REPAYMENTS MADE IN RESTITUTION OF A CRIME MAY BE DEDUCTIBLE01 / 16 / 2010
Cavaretta v. IRS, T.C. Memo 2010-4 (January 5, 2010)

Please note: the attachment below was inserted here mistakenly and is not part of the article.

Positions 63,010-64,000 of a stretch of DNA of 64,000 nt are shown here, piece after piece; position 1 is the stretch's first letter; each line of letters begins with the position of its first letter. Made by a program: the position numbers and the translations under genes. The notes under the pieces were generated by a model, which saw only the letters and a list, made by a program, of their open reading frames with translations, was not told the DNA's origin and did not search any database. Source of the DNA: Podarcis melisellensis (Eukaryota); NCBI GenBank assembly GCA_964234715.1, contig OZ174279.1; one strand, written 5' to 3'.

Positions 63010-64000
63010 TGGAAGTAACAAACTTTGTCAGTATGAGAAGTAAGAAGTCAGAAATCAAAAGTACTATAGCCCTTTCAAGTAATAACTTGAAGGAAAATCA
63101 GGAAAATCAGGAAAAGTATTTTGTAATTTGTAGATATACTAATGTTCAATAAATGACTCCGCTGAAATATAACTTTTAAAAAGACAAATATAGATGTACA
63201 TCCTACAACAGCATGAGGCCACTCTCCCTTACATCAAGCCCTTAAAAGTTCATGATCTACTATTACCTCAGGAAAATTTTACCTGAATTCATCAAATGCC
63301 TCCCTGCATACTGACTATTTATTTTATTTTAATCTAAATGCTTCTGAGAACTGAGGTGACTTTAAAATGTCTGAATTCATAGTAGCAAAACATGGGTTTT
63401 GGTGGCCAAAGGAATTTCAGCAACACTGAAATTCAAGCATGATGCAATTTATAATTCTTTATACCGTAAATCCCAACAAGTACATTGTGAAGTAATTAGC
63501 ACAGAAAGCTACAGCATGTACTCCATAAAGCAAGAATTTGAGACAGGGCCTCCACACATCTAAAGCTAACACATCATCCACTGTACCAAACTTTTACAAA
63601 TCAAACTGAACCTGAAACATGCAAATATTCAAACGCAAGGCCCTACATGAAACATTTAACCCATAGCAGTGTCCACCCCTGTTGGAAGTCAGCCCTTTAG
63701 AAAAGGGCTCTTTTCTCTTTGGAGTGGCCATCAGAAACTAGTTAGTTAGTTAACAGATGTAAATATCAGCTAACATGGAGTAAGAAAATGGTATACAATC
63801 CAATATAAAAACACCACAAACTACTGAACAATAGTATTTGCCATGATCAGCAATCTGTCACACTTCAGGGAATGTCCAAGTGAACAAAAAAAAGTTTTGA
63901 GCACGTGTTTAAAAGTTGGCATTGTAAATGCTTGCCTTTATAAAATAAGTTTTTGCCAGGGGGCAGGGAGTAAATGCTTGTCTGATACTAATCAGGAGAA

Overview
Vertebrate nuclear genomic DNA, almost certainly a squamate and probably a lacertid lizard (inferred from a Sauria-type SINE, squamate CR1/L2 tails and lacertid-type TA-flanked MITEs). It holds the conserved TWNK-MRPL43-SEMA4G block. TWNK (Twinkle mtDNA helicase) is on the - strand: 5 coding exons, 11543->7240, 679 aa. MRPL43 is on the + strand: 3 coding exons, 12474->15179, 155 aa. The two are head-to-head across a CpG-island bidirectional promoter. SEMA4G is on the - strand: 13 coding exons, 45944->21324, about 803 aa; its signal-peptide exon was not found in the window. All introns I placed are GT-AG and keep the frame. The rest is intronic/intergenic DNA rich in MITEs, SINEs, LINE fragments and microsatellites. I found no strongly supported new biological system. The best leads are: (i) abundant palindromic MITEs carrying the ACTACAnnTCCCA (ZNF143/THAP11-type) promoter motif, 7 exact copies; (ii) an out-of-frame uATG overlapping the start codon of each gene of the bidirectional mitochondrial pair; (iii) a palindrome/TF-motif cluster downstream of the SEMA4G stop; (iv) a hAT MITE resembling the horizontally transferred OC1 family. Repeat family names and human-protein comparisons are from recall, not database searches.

The United States Tax Court has held that when a business owner makes payments in restitution of a health care fraud committed by his spouse, a co-worker, at a dental practice, the same may be treated as a deductible business expense, even though the "benefit" of the deduction will fall back on a joint income tax return. The court looked to Helvering v. Janney, 311 U.S. 189 (1940), to find that deductions entitled to be taken by one spouse, can be taken on a joint return, without regard to the fact that the other spouse might otherwise be prohibited from taking the same deduction. And, it is still permissible, if the joint return filing then allows for the spouses to combine their deductions in calculation of a NOL. Regs. 1.172-3(d).